1. PF Contest - Win "Conquering the Physics GRE" book! Click Here to Enter
    Dismiss Notice
Dismiss Notice
Join Physics Forums Today!
The friendliest, high quality science and math community on the planet! Everyone who loves science is here!

Converting 1/(1-z) to a sum

  1. Dec 17, 2015 #1
    1. The problem statement, all variables and given/known data
    So I'm checking my solutions to past question and there's one bit that throws me.
    1/(1+(z-1)) = Σ(-1)n(z-1)n (for 0<|z-1|<1)
    I don't know where the (-1)n factor came from. Is it just something that always happens that I didn't know about / forgot about, or is there some other reason that I'm missing?

    (2. Relevant equations)

    (3. The attempt at a solution)
  2. jcsd
  3. Dec 17, 2015 #2


    Staff: Mentor

    ##\frac 1 {1 + u} = 1 - u + u^2 - u^3 +- \dots (-1)^n u^n + \dots##
    BTW, the expression in your thread title is different from what you actually asked about.
  4. Dec 17, 2015 #3
    That just made me realize DX
    The expression 1/(1+(z-1)) is the same as 1/(1-(-(z-1)))
    and the general rule is: 1/(1-x) = Σxn
    That double minus is where the -1 factor came from.
    I think I understand it, now sure if I explained why I understand it well enough (so many brackets). Just missed out on the sign :D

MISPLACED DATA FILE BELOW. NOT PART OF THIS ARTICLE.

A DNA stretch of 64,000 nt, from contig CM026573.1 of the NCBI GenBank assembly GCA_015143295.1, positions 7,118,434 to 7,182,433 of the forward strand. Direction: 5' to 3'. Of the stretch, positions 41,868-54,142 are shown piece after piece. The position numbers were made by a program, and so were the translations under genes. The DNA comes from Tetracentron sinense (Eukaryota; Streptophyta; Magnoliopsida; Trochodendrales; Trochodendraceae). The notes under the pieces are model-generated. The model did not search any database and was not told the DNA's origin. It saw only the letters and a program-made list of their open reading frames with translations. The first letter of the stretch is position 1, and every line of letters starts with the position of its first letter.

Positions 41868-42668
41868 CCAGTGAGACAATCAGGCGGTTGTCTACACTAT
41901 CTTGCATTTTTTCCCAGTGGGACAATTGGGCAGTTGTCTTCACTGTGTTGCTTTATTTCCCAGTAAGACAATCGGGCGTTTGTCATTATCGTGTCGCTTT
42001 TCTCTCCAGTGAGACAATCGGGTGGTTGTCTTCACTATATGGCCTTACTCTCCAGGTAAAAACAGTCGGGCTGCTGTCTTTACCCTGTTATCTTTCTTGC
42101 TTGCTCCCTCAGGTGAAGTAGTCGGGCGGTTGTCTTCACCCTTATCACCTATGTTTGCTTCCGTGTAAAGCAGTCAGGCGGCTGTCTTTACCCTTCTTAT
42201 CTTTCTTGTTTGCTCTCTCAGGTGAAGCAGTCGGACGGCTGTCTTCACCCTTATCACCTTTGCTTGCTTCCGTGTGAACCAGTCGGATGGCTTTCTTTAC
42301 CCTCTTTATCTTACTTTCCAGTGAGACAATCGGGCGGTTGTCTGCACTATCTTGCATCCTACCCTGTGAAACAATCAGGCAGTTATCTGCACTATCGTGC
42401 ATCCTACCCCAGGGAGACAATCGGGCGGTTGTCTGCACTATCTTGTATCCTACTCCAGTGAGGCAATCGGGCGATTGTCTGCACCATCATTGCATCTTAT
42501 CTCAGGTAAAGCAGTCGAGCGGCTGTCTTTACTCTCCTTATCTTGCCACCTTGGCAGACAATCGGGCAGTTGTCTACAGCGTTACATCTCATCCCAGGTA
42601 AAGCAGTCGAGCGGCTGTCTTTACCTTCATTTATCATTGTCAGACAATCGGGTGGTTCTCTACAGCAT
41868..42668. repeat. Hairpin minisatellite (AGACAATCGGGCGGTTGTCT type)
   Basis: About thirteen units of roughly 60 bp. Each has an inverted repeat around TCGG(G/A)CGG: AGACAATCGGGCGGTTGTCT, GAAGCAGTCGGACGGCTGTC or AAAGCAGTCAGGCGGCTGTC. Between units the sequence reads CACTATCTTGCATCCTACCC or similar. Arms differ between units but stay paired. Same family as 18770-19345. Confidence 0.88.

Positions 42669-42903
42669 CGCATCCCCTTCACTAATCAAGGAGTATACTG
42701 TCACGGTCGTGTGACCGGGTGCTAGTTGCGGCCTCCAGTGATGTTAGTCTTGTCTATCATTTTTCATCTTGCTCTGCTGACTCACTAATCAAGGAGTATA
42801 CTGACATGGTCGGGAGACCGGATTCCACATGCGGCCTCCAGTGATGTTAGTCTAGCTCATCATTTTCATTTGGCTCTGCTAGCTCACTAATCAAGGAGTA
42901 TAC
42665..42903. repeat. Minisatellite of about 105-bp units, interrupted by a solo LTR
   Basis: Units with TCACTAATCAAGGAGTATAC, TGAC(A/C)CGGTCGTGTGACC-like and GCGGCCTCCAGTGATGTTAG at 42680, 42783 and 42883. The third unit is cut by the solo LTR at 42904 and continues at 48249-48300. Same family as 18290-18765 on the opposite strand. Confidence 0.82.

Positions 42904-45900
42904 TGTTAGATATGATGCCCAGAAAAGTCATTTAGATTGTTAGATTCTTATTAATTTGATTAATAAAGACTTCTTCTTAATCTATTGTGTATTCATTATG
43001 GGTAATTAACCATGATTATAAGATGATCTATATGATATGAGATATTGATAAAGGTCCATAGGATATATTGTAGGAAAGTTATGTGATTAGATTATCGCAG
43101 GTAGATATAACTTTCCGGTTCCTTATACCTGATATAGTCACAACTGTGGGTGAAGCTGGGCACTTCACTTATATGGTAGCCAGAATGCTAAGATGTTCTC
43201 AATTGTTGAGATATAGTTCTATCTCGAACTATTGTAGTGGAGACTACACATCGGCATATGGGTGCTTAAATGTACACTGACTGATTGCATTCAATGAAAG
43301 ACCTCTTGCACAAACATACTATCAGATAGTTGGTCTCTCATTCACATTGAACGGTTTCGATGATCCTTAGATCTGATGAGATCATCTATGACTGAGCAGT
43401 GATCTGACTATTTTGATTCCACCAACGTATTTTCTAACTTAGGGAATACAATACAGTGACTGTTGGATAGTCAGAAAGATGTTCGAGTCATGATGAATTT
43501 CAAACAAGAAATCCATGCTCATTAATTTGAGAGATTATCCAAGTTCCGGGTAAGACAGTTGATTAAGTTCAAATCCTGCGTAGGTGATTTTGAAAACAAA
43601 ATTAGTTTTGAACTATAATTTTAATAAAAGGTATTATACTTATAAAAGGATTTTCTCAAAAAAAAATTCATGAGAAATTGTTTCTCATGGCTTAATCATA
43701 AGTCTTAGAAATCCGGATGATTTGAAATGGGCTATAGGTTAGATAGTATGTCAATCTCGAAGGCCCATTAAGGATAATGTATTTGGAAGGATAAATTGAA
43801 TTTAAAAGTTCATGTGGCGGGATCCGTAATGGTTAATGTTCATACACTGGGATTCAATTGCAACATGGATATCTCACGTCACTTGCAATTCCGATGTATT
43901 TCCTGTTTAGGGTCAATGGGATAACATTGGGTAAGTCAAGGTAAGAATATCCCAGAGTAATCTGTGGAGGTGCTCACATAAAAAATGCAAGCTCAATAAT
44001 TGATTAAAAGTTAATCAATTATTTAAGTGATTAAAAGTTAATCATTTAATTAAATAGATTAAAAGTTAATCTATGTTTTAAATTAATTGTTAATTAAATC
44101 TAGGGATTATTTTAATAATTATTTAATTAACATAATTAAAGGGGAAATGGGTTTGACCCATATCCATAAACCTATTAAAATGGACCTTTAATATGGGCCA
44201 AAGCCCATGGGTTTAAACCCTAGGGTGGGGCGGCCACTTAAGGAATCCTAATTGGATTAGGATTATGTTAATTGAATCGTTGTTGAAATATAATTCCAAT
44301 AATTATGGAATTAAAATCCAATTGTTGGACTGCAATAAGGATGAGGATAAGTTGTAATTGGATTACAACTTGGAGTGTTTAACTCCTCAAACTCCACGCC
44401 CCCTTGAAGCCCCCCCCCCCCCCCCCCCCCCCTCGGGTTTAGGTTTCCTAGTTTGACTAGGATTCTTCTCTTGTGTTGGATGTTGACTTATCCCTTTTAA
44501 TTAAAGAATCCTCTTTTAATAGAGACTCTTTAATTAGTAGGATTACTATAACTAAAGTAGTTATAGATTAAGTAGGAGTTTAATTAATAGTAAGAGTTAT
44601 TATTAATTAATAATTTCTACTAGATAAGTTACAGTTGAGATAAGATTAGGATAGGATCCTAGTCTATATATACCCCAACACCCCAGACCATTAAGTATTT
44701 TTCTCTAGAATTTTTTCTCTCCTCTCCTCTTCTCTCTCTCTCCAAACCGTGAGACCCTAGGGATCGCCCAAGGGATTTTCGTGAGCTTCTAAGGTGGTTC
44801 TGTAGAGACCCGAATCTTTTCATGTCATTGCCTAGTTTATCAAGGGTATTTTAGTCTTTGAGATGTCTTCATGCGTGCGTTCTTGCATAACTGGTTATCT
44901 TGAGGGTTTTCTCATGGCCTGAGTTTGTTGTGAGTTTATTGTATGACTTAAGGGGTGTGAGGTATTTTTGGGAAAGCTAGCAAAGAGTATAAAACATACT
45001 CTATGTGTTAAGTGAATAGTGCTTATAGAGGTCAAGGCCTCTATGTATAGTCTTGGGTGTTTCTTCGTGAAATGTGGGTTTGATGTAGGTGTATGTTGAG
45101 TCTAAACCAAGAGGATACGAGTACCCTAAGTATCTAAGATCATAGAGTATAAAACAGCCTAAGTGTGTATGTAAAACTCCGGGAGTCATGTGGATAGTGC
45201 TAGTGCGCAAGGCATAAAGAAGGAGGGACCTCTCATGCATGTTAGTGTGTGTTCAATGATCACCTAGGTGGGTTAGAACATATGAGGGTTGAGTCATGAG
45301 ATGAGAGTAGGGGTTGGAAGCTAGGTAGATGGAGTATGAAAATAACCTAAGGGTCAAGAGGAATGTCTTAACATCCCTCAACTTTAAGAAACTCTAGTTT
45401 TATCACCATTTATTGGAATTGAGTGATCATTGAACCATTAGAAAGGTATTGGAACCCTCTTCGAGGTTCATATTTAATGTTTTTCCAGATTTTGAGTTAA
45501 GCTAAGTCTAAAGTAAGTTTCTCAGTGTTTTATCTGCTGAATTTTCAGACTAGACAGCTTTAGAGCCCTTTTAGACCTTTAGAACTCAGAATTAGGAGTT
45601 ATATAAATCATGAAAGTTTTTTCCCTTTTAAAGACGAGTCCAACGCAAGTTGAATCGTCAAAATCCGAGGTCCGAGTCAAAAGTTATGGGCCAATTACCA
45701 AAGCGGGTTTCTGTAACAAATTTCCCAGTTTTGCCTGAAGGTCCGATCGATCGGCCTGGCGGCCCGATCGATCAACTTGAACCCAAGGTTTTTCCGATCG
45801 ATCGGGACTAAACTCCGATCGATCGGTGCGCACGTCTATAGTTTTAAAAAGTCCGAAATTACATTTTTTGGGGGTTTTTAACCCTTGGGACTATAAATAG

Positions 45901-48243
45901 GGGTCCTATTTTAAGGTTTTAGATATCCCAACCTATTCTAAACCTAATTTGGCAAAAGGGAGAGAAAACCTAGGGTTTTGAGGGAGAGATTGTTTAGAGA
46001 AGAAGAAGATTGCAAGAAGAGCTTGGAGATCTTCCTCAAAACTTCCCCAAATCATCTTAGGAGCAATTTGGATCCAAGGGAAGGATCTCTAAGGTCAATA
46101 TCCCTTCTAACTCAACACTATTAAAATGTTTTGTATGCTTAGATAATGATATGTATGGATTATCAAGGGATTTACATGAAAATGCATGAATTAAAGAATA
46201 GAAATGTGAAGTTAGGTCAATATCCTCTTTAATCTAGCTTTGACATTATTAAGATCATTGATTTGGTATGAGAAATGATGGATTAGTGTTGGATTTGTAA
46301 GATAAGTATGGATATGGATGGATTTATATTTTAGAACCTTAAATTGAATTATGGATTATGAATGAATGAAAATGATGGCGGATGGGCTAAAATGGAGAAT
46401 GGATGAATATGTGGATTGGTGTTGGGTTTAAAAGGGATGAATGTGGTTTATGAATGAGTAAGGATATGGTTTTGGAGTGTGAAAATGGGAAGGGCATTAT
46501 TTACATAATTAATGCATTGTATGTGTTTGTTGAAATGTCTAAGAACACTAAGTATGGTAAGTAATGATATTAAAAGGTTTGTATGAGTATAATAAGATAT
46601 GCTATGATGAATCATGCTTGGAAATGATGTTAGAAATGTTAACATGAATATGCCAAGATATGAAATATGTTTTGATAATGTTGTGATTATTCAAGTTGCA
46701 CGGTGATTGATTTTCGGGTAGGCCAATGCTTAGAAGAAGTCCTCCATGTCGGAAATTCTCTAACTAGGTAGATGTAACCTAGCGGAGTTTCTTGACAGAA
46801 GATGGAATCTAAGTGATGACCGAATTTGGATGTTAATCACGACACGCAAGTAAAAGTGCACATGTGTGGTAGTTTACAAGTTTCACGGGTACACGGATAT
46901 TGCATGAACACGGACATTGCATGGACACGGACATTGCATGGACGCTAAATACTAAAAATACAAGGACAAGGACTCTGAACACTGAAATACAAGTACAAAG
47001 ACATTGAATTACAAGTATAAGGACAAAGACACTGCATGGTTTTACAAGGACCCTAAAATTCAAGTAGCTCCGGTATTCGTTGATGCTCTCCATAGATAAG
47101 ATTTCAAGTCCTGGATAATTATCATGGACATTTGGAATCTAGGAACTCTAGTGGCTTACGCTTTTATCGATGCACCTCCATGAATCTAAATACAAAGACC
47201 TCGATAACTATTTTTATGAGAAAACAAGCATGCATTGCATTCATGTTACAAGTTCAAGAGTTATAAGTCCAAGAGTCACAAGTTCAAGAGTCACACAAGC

5. Dec 22, 2015 #4


    User Avatar
    Science Advisor

    It helps to know that the sum of a "geometric series", [itex]\sum_{n= 0}^\infty ar^n[/itex] is [itex]\frac{a}{1- r}[/itex]. That can be shown by looking a the finite series, [itex]S= \sum_{n=0}^N ar^n= a+ ar+ ar^2+ \cdot\cdot\cdot+ ar^N[/itex]. We can write that as [itex]S= a+ \left(ar+ ar^2+ \cdot\cdot\cdot+ ar^N\right)= a+ r\left(a+ ar+ \cdot\cdot\cdot+ ar^{N-1}\right)[/itex]. The quantity in the parentheses on the right is almost "S" again! We can make it so by adding [itex]ar^N[/itex] inside the parentheses and subtracting [itex]ar^{n+1}[/itex] outside the parentheses: [itex]S= a+ r\left(a+ ar+ \cdot\cdot\cdot+ ar^{N-1}\right)+ ar^N)- ar^{N+1}= a+ r\left(S\right)- ar^{N+1}[/itex]. Subtracting [itex]rS[/itex] from both sides, [itex]S- rS= (1- r)S= a- ar^{N+1}= a(1- r^{N+1})[/itex]. Finally divide both sides by 1- r to get [itex]S= \frac{a(1- r^{N+1})}{1- r}[/itex].

    As long as |r|< 1, we can take the limit as N goes to infinity. Then [itex]r^{N+1}[/itex] goes to 0 and [itex]\sum_{n= 0}^\infty ar^n= \frac{1}{1- r}[/itex].

    We can think of [itex]\frac{1}{1+ (z- 1)}[/itex] as [itex]\frac{1}{1- (1- z)}[/itex] and write that as a geometric series with a= 1 and r= 1- z: [itex]\sum_{n=0}^\infty (1- z)^n= \sum_{n=0}^\infty ((-1)(z- 1))^n= \sum_{n=0}^\infty (-1)^n (z- 1)^n[/itex].

    Essentially, the "[itex](-1)^n[/itex]" comes from the fact that this is [itex]\frac{1}{1+ (z- 1)}[/itex] rather than [itex]\frac{1}{1- (z-1)}[/itex] which would have power series [itex]\sum_{n=0}^\infty (z- 1)^n[/itex].
    Last edited by a moderator: Dec 22, 2015
Know someone interested in this topic? Share this thread via Reddit, Google+, Twitter, or Facebook

Have something to add?
Draft saved Draft deleted